Statistical significant differences were found when comparing HPV distribution regarding education level, HPV vaccination, mean age, lifetime number of sexual partners, and number of years after first sexual intercourse (Table 4). We found a strong correlation between the presence of HPV infection and women aged over 17 years old ( ; 95% CI 1.59–7.97; ), women with 2–5 sexual partners ( , 95% CI 2.26–8.96, ), and women who had initiated their sexual activity over 2 years ( , 95% CI 1.24–4.49, ).

tab4
Table 4: Odds Ratio ( ) analysis for HPV.

4. Discussion

HPV infection is one of the most common sexually transmitted infections and a major public health concern, especially during adolescence [24, 25]. Most HPV infections are asymptomatic and are efficiently controlled by the immune system, therefore, the outcome of HPV infection is variable, the infection is usually transient, and complete resolution is generally common within 12 to 24 months [26, 27]. However, persistent infection with one or more carcinogenic types of HPV may lead to the emergence of intraepithelial lesions, which may progress to high-grade dysplasia or in severe cases to invasive carcinoma [7].

Due to the worldwide distribution of HPV infection and to the high-incidence in undeveloped countries, many companies have attempted to developed low-cost tests with high efficiency to detect HPV. Self-sampling has been suggested as a useful tool for testing women for HPV infection mainly in low-resource populations or for people who have difficult access to health care [12]. Self-sampling has been referred to as having more than a few advantages compared with physician-collected samples for detection of HPV genital infection [17]. Self-sampling is a less costly and noninvasive method; it reduces the discomfort that some women associate to medical examination and the uneasiness that make screening programs less pleasant, even in women who have access to health care services [17, 28]. Several studies have shown that self-sampling has sensitivity for detecting lesions with low and high grade and even invasive cancer, which is equivalent or even superior to Pap smear [17, 18]. A recent meta-analysis revealed that self-sampling had a sensitivity ≥70% and a specificity of 88% compared to physician-sampling to detect the presence of HPV infection [29].

Although the number of samples was limited and further large-scale epidemiological studies are needed to assess the significance of less common genotypes, this study provides the first view on the spectrum of the most common mucosal HPV types in young Portuguese women.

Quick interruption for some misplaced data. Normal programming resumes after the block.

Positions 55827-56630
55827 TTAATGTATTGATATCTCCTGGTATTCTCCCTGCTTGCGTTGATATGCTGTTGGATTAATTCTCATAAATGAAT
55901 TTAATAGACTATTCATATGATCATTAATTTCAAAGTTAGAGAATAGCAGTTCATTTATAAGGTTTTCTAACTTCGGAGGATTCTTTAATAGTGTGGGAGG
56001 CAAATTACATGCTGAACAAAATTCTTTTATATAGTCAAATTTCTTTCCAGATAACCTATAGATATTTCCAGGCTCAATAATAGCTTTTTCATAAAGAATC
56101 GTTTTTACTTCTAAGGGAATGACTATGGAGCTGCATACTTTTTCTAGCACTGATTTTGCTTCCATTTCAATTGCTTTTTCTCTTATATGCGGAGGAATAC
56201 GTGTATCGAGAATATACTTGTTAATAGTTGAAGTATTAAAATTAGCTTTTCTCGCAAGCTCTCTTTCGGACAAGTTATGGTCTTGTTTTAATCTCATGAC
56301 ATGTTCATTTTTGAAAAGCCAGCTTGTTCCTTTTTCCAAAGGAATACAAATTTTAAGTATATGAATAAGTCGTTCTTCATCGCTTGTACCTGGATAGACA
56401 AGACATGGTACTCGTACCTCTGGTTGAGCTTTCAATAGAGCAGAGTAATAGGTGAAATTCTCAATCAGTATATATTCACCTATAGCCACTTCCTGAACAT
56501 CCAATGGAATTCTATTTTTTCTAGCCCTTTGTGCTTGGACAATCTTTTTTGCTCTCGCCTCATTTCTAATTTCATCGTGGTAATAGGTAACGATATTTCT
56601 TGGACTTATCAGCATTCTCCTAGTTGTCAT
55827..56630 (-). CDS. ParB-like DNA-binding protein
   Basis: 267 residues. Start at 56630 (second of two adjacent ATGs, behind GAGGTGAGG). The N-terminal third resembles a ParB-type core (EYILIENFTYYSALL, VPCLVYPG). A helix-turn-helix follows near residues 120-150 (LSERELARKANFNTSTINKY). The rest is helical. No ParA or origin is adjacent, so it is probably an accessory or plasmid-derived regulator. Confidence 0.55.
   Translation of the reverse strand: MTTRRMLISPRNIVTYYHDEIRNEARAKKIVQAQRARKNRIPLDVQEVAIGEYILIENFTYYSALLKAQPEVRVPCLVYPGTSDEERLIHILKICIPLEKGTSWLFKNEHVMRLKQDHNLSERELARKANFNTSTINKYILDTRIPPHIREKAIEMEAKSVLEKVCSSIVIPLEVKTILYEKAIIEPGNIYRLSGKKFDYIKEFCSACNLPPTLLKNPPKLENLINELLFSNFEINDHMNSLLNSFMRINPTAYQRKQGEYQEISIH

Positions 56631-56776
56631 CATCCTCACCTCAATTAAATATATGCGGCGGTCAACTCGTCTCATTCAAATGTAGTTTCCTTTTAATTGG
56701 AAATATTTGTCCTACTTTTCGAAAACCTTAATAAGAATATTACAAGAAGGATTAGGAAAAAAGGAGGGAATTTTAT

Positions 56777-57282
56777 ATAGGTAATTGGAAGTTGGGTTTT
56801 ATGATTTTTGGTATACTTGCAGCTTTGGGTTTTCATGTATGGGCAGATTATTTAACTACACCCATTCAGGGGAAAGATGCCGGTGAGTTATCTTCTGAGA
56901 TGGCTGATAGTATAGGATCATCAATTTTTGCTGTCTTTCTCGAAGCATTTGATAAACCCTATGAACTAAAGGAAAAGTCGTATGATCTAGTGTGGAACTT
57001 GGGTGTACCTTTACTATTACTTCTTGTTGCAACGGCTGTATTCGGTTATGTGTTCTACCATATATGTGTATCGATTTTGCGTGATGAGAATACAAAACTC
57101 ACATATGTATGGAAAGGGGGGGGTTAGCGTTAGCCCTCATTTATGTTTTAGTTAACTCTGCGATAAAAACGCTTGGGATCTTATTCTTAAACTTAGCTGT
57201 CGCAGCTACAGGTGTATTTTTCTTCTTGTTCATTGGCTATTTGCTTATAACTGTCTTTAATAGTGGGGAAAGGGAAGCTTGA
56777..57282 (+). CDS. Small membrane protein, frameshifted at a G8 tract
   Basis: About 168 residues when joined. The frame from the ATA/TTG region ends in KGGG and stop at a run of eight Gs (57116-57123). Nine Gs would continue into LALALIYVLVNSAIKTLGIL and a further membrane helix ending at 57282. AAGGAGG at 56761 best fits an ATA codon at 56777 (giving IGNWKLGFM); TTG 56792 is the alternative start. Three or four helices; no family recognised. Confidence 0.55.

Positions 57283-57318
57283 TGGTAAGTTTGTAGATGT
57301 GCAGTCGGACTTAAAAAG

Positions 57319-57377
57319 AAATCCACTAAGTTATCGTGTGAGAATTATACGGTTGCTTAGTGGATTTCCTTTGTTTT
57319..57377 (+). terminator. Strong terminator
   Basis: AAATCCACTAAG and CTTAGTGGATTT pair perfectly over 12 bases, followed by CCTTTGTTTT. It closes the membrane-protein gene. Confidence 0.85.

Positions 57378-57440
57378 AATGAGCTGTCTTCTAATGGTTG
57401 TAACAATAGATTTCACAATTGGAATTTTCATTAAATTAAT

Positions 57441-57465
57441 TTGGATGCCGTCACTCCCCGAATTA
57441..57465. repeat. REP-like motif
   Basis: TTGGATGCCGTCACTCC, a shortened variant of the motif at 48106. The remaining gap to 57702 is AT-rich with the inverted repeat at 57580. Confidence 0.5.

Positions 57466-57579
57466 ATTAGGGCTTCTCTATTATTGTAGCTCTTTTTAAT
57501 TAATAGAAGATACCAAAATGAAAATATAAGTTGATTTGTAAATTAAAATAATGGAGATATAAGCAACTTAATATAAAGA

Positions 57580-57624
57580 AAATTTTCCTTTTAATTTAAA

Epidemiologic studies refer to a prevalence of HPV infection from 2% to 44% in general population, with the highest prevalence in women aged 20 to 24 years old [30, 31]. Our results showed an overall frequency of 11.5% (50/435) positive cases for HPV, and considering sexual activity as an important discriminating factor for HPV acquisition, the frequency among young sexually active women was of 16.6% (46/277). This frequency is similar to those found in other studies, which refer that HPV infection among asymptomatic women may vary from 12 to 31.4% depending on the population [3236].

According to several studies, the behavioral risk factors associated with the HPV infection in adolescents and young adult women include early age of first sexual intercourse [24, 3739]. However, in our population sample, the age of first sexual intercourse did not seem to be a cofactor for HPV infection. Nevertheless, our results suggest that age is an important factor for HPV infection and it was more frequent in young women aged more than 17 years old than in younger women. Once more, these results are in agreement with several other studies referring to HPV infection as consistently more common in sexually active younger women [40].

The number of lifetime sexual partners is considered to be one of the major risk factors for HPV infection [39], and in our study, we observed that women with more than one sexual partner (2 to 5 partners) are associated with an increased probability of HPV infection. Furthermore, we observed increased probability of infection in women who had initiated their sexual activity over 2 years.

Present results showed differences comparing HPV distribution regarding education level and HPV vaccination. Since the median age of first sexual intercourse was of 16.0 years old, it is expected that university students have more years of sexual life than nonuniversity students. Therefore, they would be exposed more frequently to a HPV infection than nonuniversity students. Regarding HPV vaccination, since the National program of Vaccination in Portugal started to include the HPV vaccine 2 years ago for girls between 13 and 18 years old, it is expected that these girls would be protected from acquiring an HPV infection. Therefore our data is correlated to these evidences and vaccination may reduce efficiently the infection by HPV.